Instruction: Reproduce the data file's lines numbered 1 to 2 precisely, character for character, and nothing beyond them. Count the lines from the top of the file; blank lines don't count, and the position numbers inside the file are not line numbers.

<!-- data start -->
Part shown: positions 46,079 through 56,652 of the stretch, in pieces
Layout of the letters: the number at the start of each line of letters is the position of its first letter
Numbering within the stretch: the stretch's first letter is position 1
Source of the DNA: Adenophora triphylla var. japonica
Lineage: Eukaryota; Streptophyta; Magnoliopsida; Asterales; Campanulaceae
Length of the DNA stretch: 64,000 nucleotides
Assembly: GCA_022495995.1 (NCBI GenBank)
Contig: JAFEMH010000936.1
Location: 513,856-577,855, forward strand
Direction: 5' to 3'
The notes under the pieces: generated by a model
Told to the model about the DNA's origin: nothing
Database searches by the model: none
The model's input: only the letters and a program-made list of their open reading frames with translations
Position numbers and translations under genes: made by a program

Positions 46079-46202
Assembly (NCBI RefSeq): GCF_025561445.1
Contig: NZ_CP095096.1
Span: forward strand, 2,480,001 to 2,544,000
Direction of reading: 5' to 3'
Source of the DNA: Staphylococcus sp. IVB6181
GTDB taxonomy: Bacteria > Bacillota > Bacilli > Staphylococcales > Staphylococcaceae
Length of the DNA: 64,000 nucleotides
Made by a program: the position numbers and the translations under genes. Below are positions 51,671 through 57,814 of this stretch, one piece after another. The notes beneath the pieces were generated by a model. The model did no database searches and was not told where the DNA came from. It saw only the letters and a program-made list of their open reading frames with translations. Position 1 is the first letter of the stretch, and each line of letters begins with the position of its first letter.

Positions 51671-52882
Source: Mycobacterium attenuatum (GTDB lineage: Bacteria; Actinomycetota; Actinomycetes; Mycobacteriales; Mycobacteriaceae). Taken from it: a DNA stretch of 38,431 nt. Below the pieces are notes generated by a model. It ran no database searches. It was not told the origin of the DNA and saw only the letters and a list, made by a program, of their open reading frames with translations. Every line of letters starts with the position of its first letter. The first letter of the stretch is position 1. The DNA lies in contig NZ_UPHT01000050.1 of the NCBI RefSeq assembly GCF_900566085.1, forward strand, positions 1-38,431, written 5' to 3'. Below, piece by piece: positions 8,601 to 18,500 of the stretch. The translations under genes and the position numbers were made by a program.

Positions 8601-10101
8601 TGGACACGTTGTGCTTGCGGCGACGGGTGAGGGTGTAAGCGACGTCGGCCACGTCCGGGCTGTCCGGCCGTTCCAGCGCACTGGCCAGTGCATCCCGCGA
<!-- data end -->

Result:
Part shown: positions 46,079 through 56,652 of the stretch, in pieces
Layout of the letters: the number at the start of each line of letters is the position of its first letter